What happens to a composer when he reaches the end of his career and of his life? Gustav Mahler envisioned himself disappearing into an ethereal non-existence in which life, heaven, love and music were blended together into one blissful state — or at least so it is portrayed in his Ich bin der Welt abhanden gekommen, the most beautiful of his Rückert-Lieder: “I have left the world behind me, where I wasted so much time; I rest now in a place of tranquillity. I live alone in my heaven, in my love, in my song!”
Richard Strauss, however, saw matters differently. In 1944 he was eighty years old and his career as a composer had begun at the age of six with his Schneiderpolka. He grew up to become one of the most respected and the most productive composers of Europe, the most important composer of tone poems — Macbeth, Don Juan, Till Eulenspiegel, Eine Alpensinfonie — and of a long series of extremely successful operas that began with Salome, Elektra and Der Rosenkavalier. He also composed concertos, chamber music and works for special occasions.
Richard Strauss had long adapted himself to the uneasy reality of the Third Reich: he may not have supported it openly or with enthusiasm, but neither did he distance himself from it. His fame was so great that the Nazi government put very few problems in his path; on the other hand, Strauss remained silent over the destruction of Jewish musical life and continued peacefully composing. Capriccio, his final opera, was first performed in Munich in 1942.
The musical world of the time became smaller and smaller as the Second World War continued and the fortunes of the German army were reversed. Musicians and stage technicians were sent into the army, concert halls could no longer be heated and theatres went up in flames. Strauss was more or less compelled by events to devote himself to simpler instrumental works, generally for smaller ensembles. These works included the Horn Concerto No. 2, two sonatinas for wind ensemble, the Metamorphosen for 23 strings and the Duett-Concertino for clarinet and bassoon. He composed these work in the safety of Garmisch-Partenkirchen, an oasis of quiet high in the Bavarian Alps and far from the madness of the world. It is possible that Strauss intended, as Rückert wrote, to put the world behind him. The world, however, had by no means finished with Strauss.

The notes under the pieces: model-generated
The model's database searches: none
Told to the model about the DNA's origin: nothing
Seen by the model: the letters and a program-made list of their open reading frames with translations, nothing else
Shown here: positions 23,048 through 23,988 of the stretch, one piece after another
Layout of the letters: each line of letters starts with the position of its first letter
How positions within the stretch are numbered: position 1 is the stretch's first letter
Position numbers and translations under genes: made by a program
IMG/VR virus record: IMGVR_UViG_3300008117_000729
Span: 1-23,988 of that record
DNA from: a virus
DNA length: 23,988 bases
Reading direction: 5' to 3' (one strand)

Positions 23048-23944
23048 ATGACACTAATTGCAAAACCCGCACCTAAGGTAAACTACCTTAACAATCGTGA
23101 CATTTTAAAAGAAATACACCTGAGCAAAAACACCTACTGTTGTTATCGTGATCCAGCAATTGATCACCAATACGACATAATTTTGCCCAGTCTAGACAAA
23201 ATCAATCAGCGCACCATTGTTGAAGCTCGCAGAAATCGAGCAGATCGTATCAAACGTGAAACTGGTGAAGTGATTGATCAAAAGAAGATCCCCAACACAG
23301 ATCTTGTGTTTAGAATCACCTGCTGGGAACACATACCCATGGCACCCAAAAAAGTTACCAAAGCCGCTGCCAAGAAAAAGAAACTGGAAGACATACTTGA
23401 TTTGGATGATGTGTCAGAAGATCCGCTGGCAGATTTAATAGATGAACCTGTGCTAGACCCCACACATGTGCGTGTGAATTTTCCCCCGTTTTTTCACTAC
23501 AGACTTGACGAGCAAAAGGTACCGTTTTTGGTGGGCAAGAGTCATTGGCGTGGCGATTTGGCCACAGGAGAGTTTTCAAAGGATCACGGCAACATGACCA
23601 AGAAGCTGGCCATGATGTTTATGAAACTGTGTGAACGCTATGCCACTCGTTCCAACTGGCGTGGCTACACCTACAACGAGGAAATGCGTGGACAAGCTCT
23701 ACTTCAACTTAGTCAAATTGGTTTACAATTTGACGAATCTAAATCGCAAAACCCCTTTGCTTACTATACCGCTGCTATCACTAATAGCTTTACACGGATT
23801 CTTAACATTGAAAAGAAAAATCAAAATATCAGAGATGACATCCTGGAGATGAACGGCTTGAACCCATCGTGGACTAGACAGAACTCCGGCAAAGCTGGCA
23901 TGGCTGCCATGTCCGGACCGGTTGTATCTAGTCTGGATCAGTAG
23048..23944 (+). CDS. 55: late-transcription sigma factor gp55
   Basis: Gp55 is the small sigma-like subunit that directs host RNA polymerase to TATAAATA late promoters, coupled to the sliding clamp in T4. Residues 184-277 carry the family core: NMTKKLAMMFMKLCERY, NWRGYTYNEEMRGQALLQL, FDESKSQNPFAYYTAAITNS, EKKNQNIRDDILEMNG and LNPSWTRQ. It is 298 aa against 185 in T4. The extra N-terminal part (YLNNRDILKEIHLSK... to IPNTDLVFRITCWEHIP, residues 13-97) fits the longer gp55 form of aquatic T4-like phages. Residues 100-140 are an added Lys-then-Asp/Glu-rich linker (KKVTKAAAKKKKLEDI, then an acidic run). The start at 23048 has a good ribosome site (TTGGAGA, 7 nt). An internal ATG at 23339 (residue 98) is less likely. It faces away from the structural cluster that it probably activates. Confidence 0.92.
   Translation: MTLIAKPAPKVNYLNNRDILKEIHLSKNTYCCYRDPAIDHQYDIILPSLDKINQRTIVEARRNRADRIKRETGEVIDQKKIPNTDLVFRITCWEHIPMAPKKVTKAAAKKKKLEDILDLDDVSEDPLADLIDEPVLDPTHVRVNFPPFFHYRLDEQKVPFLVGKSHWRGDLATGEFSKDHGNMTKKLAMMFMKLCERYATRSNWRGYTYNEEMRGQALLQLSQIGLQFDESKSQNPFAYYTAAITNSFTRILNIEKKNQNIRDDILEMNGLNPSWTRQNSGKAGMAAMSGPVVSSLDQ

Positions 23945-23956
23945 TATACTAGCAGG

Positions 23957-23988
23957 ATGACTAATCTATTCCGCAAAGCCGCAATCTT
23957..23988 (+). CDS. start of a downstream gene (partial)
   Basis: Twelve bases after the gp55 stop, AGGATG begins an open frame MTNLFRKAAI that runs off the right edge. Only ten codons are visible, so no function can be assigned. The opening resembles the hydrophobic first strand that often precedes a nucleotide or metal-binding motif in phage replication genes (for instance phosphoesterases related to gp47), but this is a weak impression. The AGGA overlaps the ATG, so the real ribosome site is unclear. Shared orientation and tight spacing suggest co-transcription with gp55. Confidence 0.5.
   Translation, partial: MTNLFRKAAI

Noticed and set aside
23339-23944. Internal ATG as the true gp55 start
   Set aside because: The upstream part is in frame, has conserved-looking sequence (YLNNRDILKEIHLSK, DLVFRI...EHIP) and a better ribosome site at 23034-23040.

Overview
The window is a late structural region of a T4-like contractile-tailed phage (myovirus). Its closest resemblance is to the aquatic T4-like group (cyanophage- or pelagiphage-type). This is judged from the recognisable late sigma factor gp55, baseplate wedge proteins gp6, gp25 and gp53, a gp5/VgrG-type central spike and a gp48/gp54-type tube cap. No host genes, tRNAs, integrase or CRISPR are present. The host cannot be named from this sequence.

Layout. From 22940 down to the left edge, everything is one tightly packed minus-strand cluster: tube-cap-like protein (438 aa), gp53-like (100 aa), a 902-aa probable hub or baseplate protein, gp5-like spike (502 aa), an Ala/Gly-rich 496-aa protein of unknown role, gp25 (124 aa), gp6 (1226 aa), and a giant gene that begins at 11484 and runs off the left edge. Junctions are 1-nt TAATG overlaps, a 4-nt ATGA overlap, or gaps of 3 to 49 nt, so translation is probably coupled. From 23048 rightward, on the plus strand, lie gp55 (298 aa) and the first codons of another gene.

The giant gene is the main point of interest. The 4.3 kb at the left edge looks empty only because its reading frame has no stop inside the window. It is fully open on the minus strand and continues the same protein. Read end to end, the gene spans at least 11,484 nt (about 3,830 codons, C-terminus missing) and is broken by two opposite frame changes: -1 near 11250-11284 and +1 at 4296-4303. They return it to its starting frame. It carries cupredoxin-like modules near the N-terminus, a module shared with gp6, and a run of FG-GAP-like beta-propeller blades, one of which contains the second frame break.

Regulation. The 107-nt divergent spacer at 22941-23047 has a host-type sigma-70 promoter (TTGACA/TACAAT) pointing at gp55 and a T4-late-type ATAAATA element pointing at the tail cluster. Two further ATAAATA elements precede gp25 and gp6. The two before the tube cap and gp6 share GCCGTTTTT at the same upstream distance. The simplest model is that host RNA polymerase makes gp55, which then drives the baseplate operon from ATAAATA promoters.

The American army reached Garmisch on 30 April 1945; the town had remained virtually untouched by the war. The German troops surrendered freely. American soldiers pounded on the door of Strauss’ villa, intending to requisition it as their headquarters. The composer came down the stairs and solemnly stated “I am Richard Strauss, the composer of Der Rosenkavalier and Salome.” He explained the troubles he had taken during the war to save Jewish members of his family. The lieutenant in command of the platoon, one Milton Weiss, himself a musician, bowed politely. The Americans chose another building as their headquarters and a sign marked Off Limits was placed on the lawn in front of Strauss’ house. This was no bad idea, as American troops had accidentally shot the composer Anton Webern dead elsewhere in the Alps.
The sign did not, however, protect Strauss from attacks on his reputation. One of the visitors to his villa was Klaus Mann, the son of Thomas Mann and a reporter for the Stars and Stripes, the American army newspaper. Strauss knew his father, so Klaus Mann introduced himself as Mr Brown in order to remain incognito; he later wrote to his family that Strauss “was almost the most abject figure that you could imagine: unaware, self-satisfied, greedy, vain, deeply selfish and deprived of all such normal human impulses such as shame and decency.” Mann wrote with great bitterness about Strauss’ close connections to the Nazis in his article for Stars and Stripes and depicted him as an old opportunist.